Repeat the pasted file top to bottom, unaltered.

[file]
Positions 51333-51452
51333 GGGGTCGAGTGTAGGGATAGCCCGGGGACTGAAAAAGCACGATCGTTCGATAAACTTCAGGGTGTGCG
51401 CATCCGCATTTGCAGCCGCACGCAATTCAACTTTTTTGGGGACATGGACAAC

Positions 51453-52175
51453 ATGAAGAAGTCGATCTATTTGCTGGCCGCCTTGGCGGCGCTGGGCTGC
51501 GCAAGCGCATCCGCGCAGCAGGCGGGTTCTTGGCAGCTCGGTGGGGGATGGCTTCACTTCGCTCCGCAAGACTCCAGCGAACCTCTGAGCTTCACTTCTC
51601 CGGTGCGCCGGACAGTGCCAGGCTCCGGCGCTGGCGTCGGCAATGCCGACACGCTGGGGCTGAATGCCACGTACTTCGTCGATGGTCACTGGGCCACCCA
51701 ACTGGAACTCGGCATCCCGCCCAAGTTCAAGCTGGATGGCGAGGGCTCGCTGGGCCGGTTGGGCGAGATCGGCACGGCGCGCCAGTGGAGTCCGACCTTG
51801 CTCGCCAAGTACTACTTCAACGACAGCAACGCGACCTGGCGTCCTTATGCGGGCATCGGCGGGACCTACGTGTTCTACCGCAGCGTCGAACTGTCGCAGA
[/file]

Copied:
Positions 51333-51452
51333 GGGGTCGAGTGTAGGGATAGCCCGGGGACTGAAAAAGCACGATCGTTCGATAAACTTCAGGGTGTGCG
51401 CATCCGCATTTGCAGCCGCACGCAATTCAACTTTTTTGGGGACATGGACAAC

Positions 51453-52175
51453 ATGAAGAAGTCGATCTATTTGCTGGCCGCCTTGGCGGCGCTGGGCTGC
51501 GCAAGCGCATCCGCGCAGCAGGCGGGTTCTTGGCAGCTCGGTGGGGGATGGCTTCACTTCGCTCCGCAAGACTCCAGCGAACCTCTGAGCTTCACTTCTC
51601 CGGTGCGCCGGACAGTGCCAGGCTCCGGCGCTGGCGTCGGCAATGCCGACACGCTGGGGCTGAATGCCACGTACTTCGTCGATGGTCACTGGGCCACCCA
51701 ACTGGAACTCGGCATCCCGCCCAAGTTCAAGCTGGATGGCGAGGGCTCGCTGGGCCGGTTGGGCGAGATCGGCACGGCGCGCCAGTGGAGTCCGACCTTG
51801 CTCGCCAAGTACTACTTCAACGACAGCAACGCGACCTGGCGTCCTTATGCGGGCATCGGCGGGACCTACGTGTTCTACCGCAGCGTCGAACTGTCGCAGA